If one proposes to analyze dispositions by means of statements involving only the 'if-then' of material implication--that is, for example, to define 'x is soluble' by means of 'x is in water ⊃ x dissolves'--then one faces the problem first raised by Carnap, the match which is never put in water and which therefore turns out to be not only soluble but also both soluble and insoluble. I have elsewhere argued that if one refers to appropriate laws, then one can (...) provide an account of disposition predication that solves Carnap's problem while requiring no sense of 'if-then' other than that of material implication. Harre and Madden have argued that a variant of this proposal--one in which the relevant law is restricted to one that relates the disposition to internal structures--is more adequate. It is argued that the proposal of Harre and Madden is in fact not adequate. It leads to an implausible infinite regress of dispositions and ever finer internal structures, which Harre and Madden avoid only by introducing "Parmenidean individuals." The examples they give turn out to involve dispositions not grounded in internal structures, and so support our analysis; while the explicit description of such individuals by Harre and Madden involves the incoherent idea that two individuals can share all categorical properties while differing in their dispositions. The position of Harre and Madden thus turns out to be equivalent to ours or to be incoherent. (shrink)
In a crucial passage in the Treatise, Hume argues that all our sense impressions are dependent for their existence upon the state of our sense organs. Hume points out that this is not the same as an ontological dependence upon minds; and moreover the argument is clearly causal. Hume uses it to establish the system of the philosophers as opposed to the system of the vulgar. This paper argues that Hume’s case parallels that which, in this century, the critical realists (...) made against the new realists. Consequently, it is also argued, Hume is best construed, in this passage at least, as defending critical realism, rather than, as many critics contend, a version of subjectivistic scepticism. (shrink)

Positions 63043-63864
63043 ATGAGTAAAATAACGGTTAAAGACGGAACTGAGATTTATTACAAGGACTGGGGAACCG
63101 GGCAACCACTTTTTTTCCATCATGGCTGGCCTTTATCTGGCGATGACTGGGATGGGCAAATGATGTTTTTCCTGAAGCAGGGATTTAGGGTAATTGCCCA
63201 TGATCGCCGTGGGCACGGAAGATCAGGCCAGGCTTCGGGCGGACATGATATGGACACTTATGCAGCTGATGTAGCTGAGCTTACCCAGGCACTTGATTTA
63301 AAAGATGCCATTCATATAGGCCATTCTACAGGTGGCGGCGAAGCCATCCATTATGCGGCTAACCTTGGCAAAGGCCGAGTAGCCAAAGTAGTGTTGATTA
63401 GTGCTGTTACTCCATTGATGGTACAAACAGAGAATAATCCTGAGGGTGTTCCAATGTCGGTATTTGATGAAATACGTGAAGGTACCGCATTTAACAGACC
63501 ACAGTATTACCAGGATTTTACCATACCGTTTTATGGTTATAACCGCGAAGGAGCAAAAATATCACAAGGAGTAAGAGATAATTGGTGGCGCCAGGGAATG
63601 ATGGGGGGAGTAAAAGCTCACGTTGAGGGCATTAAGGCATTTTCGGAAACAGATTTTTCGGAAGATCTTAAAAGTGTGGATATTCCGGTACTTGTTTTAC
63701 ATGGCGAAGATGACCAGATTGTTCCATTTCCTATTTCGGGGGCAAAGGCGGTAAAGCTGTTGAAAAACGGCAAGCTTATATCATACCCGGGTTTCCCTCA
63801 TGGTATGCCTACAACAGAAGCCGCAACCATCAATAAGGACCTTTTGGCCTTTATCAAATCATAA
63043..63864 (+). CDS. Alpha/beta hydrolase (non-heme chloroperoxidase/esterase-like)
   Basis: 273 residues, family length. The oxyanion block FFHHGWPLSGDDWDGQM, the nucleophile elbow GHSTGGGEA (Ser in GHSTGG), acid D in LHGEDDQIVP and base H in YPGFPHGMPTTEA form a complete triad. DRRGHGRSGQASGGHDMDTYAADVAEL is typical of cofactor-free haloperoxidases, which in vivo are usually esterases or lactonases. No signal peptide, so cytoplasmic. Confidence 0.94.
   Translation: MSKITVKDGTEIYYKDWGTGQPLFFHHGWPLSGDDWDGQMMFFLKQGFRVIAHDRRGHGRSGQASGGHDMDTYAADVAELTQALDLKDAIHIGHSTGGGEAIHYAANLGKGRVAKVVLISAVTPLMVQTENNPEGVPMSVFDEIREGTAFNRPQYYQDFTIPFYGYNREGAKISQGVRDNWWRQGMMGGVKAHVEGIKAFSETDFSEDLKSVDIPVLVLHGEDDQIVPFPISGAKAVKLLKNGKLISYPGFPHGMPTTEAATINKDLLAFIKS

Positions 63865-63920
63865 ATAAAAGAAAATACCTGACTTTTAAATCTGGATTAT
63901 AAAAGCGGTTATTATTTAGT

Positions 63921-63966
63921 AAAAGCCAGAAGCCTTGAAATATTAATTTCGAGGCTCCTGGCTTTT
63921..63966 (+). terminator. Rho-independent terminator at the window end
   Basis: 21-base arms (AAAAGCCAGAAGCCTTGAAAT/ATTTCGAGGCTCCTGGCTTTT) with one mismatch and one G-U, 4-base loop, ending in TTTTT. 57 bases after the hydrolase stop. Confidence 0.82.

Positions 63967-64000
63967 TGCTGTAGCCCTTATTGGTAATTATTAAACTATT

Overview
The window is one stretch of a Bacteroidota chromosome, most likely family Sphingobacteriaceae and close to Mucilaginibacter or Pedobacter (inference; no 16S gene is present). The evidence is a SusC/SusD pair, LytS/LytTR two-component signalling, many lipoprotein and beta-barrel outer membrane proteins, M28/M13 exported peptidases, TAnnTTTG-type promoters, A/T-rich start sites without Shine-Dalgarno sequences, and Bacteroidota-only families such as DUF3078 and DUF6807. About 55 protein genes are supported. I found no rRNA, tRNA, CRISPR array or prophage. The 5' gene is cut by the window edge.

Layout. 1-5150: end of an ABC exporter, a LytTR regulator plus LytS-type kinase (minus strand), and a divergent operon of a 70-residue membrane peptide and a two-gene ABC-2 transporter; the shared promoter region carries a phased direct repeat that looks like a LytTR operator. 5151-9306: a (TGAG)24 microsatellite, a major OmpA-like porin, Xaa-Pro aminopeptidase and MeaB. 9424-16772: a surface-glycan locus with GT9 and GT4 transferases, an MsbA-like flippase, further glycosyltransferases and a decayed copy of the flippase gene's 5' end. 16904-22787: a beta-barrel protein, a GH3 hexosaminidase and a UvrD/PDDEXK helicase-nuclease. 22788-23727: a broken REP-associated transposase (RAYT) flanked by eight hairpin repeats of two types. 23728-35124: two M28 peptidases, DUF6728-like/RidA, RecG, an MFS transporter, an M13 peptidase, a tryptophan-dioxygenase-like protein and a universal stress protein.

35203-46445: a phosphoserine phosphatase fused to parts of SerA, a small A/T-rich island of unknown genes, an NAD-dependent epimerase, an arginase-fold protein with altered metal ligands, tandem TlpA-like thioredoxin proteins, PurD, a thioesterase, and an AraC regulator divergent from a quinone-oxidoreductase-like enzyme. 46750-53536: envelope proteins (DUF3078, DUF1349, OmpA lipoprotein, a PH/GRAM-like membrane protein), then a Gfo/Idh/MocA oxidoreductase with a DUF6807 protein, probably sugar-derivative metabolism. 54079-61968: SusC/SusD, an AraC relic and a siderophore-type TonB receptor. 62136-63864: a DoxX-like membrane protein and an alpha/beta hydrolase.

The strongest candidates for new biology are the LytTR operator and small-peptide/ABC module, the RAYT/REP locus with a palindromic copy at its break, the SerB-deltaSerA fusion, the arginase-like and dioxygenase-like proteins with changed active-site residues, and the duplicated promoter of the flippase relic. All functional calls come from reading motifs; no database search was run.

This paper argues that, contrary to most interpretations, e.g., those of Reid, Popkin and Passmore, Hume is not a sceptic with regard to reason. The argument of Treatise I, IV. i, of course, has a sceptical conclusion with regard to reason, and a somewhat similar point is made by Cleanthes in the Dialogues. This paper argues that the argument of Treatise I, IV. i is parallel to similar arguments in Bentham and Laplace. The latter are, as far as they go, (...) sound, and so is Hume’s. But the limitations of all mean that they cannot sustain a general argument against reason. Hume the historian is quite aware of these limitations. So is Hume the philosopher. A careful examination of the other references in the Treatise to the argument of I, IV. i reveals that Hume not only rejects but constructs a sound case against accepting the sceptical conclusion, arguing that reason can indeed show the sceptic’s argument to be unreasonable. A close reading of the Dialogues shows that Hume there also draws the same conclusion. The thrust of the paper is to go some way towards showing that it is a myth that Hume is a pyrrhonian sceptic. (shrink)